1.8 million fleeing ISIS in deadly, life-threatening situation - UN
The displaced people are being forced to take shelter wherever they can – even under bridges, and there are often not even blankets for them.
“I couldn’t bring anything with me,” refugee Sabria Suleiman told RT. “The only thing I have left is the children’s ID cards.”
Sabria’s and Ayham Suleiman fled with their family when radical Islamic State militants were attacking their settlement. They didn’t have time to take their belongings with them.
“We don’t really know what will happen. When we arrived here, we just followed other families to the school. We get no help from the authorities – we don’t even have blankets to keep us warm,” Marwan Murad Sabria, another member of the family, told RT.
Schools mostly stink, with garbage piling up, and there are few blankets and little food, RT’s Paula Slier, who is on the scene, said.
In its statement Wednesday, the UN stressed how grave the refugees’ plight is.
“The people who are here came here to seek refuge,” Deputy UN Humanitarian Coordinator in Iraq Kevin Kennedy told Reuters on Wednesday. “They are very traumatized, having seen things they did not want to see."
Out of 1.8 million internally displaced people, over 850,000 have arrived in refugee centers from Anbar, Mosul and Sinjar in the last few months, fleeing the deadly conflict. In August alone, the number of IDPs was around 650,000 people.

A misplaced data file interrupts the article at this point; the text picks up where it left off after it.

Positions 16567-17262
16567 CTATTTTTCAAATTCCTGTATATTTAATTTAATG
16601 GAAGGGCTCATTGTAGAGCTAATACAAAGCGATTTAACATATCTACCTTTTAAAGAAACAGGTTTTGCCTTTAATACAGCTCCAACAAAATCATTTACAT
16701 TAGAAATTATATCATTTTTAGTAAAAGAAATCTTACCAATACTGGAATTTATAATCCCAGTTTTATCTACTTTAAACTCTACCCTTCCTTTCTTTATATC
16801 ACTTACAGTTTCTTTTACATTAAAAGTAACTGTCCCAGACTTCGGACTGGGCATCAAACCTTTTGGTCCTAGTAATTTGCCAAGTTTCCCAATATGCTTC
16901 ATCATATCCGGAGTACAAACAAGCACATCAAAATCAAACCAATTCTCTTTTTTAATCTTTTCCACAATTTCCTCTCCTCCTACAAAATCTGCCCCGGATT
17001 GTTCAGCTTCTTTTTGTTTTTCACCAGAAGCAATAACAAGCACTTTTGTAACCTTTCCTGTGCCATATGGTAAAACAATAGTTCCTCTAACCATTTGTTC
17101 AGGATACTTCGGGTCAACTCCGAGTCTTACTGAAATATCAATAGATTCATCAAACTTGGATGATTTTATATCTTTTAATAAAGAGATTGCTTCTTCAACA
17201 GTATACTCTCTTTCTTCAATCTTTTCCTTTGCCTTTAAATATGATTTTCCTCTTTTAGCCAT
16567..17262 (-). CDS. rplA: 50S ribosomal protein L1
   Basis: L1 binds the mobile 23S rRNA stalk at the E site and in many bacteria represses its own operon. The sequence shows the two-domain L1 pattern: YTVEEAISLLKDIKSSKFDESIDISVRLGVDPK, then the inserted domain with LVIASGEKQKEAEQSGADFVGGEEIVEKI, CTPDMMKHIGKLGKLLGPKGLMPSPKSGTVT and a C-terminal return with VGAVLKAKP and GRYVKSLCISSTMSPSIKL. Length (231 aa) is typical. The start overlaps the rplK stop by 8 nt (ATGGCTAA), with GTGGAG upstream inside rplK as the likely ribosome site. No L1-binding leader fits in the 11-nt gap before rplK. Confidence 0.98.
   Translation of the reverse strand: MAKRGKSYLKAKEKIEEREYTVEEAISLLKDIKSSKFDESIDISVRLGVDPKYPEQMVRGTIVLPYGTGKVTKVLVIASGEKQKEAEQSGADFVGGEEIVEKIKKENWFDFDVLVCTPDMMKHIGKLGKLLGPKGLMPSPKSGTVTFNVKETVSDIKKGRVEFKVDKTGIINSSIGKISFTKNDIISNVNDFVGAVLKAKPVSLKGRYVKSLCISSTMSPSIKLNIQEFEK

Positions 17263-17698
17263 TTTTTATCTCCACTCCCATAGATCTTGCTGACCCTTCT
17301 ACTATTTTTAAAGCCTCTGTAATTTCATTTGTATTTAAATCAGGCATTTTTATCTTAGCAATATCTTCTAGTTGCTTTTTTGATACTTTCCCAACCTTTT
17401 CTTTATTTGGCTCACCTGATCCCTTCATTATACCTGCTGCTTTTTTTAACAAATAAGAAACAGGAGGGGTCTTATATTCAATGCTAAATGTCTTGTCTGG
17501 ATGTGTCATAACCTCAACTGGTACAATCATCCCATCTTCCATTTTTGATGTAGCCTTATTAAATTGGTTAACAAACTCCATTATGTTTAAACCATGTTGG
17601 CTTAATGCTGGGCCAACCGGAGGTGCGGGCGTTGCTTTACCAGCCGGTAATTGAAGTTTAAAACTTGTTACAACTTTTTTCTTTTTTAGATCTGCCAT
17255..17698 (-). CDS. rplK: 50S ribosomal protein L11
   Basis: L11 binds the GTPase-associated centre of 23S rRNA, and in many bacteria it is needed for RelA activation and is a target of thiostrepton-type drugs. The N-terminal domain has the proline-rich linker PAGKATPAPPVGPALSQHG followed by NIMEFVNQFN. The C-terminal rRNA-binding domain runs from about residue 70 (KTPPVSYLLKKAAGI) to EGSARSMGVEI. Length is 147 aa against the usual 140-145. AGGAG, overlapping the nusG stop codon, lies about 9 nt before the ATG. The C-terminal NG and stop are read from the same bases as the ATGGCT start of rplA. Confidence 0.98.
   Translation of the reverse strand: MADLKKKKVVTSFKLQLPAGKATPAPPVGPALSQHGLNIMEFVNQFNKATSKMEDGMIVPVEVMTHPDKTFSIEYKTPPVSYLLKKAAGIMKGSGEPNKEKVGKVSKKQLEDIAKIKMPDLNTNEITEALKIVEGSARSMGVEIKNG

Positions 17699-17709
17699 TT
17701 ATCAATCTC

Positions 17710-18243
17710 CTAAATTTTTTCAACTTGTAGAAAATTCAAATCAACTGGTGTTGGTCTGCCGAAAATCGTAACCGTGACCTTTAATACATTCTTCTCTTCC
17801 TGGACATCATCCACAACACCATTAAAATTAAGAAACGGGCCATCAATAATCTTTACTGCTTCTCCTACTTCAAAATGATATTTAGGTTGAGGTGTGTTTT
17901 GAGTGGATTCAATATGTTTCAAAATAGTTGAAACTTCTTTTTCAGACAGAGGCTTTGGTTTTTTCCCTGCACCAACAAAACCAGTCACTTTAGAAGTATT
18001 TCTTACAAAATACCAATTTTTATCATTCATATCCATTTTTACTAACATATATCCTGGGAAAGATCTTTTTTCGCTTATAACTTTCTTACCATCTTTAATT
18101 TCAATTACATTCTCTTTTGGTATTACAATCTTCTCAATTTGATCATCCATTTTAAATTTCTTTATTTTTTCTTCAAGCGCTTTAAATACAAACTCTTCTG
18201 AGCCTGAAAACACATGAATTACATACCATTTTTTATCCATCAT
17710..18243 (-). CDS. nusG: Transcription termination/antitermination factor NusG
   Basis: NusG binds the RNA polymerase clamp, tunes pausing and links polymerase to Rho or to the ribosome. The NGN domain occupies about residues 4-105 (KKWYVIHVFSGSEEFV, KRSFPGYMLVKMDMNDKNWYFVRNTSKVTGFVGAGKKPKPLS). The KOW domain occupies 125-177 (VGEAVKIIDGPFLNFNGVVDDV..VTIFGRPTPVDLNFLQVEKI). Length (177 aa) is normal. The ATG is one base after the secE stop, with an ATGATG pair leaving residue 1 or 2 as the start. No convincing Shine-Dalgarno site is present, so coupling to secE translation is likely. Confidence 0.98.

Due to the growing numbers of refugees and the fact that they are forced to seek shelter inside schools, the school year had to be delayed for months. In the province, there are about 1,500 schools, and all of them are packed with refugees, bringing the entire educational system to a halt.
According to UN estimates, about 390,000 people are currently sheltering in local schools.
“I’m sad they’re staying in the school, because in this way, I can’t keep up with my studies,” 9-year-old pupil Marian Sindy told RT.
Her sister Nalin was to go to school for the first time, and said she wanted to “study in a big school,” so that she “can be a nurse.”
The worst part is perhaps that there are no prospects for the families stuck in their misery far from home.
Local educational authorities underline the plight the system is in.
“It’s already a crisis. We have children who’ve finished middle school and are waiting to go to high school, and children who’ve finished high school, and are waiting to go to college,” Omar Cindy, a father and school head teacher, told RT.
“The bigger problem is that we don’t know when the situation is over. That’s in the hands of the superpowers,” he said.